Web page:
Barbecue sausage is easy to make, while still boasting that unmistakable wood and smoke flavor. Find out everything you need to know with our full guide, including best woods, times and temperatures, and step-by-step recipe. Here’s how to smoke sausage.
Barbecue smoking is the best way to cook meat. Nothing compares when it comes to infusing your food with the rich and natural flavors of wood and smoke. The best news is that it’s easy to do at home and, with a little patience, anyone can do it.
Sausage is often neglected in favor of competition meats like brisket or ribs, but today I’m going to show you why it deserves its place at the BBQ dinner table.
Smoked sausage follows a similar approach to other classic barbecue meats. What makes it a great beginner meat is that it doesn’t need a lot of preparation before smoking.
Let’s take a look at what to buy, how to prep, and how to smoke it.
What’s the best sausage to smoke?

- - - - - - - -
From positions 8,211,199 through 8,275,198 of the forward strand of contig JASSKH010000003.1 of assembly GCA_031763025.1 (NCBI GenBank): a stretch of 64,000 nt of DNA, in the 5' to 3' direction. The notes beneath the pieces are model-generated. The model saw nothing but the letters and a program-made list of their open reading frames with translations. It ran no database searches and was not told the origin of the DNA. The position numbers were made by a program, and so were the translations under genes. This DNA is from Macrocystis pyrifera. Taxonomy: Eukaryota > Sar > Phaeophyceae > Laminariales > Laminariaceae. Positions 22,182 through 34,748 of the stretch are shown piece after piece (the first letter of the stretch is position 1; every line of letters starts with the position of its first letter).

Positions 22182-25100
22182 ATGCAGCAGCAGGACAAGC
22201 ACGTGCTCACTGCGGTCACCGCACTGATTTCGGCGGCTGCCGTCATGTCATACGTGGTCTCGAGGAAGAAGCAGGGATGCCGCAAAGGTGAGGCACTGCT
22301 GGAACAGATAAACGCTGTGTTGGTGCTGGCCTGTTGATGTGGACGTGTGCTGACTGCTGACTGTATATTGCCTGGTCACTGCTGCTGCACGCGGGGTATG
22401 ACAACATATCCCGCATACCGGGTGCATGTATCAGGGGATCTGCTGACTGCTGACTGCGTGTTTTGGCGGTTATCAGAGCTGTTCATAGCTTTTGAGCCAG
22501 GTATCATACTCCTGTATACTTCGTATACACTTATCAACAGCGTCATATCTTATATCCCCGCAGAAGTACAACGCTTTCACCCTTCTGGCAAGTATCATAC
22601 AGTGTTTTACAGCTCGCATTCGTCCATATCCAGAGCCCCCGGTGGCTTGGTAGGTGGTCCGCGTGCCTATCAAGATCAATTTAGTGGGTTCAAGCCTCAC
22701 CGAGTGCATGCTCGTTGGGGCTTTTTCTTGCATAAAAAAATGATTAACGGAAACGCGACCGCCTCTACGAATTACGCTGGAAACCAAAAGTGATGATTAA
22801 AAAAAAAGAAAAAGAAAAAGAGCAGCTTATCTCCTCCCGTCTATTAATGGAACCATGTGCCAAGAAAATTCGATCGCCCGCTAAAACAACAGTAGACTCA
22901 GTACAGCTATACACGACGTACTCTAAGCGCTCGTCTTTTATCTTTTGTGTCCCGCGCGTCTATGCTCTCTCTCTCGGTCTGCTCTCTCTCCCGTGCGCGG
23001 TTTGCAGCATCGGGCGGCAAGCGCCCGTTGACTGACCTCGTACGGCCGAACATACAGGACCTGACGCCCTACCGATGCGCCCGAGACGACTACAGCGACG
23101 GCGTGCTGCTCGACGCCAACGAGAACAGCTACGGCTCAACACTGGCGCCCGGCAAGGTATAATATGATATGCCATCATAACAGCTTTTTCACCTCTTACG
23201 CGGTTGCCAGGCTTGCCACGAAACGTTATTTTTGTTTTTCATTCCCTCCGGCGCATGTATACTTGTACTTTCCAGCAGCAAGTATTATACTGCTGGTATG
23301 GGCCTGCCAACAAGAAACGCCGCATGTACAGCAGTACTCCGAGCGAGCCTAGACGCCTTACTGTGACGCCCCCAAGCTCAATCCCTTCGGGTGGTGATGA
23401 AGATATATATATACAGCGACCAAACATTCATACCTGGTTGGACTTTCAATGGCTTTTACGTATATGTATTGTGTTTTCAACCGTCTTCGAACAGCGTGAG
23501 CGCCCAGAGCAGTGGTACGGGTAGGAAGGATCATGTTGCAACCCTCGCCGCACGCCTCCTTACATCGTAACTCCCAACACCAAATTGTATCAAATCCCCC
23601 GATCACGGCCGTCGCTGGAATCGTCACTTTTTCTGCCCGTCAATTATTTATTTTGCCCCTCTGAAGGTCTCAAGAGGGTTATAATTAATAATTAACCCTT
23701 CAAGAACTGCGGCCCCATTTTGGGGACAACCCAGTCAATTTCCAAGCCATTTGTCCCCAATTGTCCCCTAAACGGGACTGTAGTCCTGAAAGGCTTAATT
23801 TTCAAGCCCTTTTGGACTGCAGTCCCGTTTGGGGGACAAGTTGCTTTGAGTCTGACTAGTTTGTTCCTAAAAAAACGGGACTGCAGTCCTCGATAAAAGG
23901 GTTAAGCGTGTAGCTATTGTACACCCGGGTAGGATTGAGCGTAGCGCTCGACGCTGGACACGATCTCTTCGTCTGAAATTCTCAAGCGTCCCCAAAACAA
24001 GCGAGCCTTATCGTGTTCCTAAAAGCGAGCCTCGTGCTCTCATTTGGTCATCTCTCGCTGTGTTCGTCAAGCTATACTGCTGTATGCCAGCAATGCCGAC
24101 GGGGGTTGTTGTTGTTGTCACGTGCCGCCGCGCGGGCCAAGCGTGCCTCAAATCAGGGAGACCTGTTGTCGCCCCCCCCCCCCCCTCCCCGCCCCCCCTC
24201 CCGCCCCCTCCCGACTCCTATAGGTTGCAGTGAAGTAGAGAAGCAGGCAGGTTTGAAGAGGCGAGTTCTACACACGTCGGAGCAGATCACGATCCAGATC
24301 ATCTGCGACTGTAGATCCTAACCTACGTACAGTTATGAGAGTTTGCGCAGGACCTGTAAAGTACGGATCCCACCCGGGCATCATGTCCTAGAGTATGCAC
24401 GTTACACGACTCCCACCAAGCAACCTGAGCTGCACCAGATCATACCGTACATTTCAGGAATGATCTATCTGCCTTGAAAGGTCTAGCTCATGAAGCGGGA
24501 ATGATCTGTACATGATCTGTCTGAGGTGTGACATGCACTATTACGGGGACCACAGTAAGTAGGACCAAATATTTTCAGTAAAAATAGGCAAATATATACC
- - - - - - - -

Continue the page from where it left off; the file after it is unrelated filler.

There’s good news, pork fans. Almost all types of sausage can be smoked. Different butchers across the world continue to come up with different types of sausage, experimenting with different meat varieties and ingredients to stuff into casings. Some of the best sausages used for smoking today are:
- Breakfast sausage
- Bratwurst (check out our smoked brats recipe)
- Italian sausage
- Boudin blanc
- Swedish potato sausage
For the best results, try to pick meat that hasn’t been pre-cooked. Kielbasa and hot dogs are good exceptions though, and can actually be improved with a touch of a smokey layer on them.
How long to smoke for
Smoking time will depend on the type of meat you’ve chosen, as well as its size and thickness. For example, Italian sausages will need about three hours to be adequately smoked. Meanwhile, turkey and chicken sausages take a little less time. On average it will take between 1 and a half to 3 hours. Just make sure to turn them roughly every 45 minutes.
The ideal temperature to smoke sausage at is between 200 and 250 degrees Fahrenheit (93 – 121°C). Within this range you can smoke it for up to 3 hours. For this reason, I go for the standard 225°F temperature that we apply to most smoked meats.
If you want to smoke it in less time, you can ramp up the temperature to about 300°F (149°C). The trick is to keep checking the internal temperature of the sausage.
The most important thing to keep in mind is internal temperature. Use a smoker thermometer to monitor the progress of your sausage and this will remove the need to cut it open.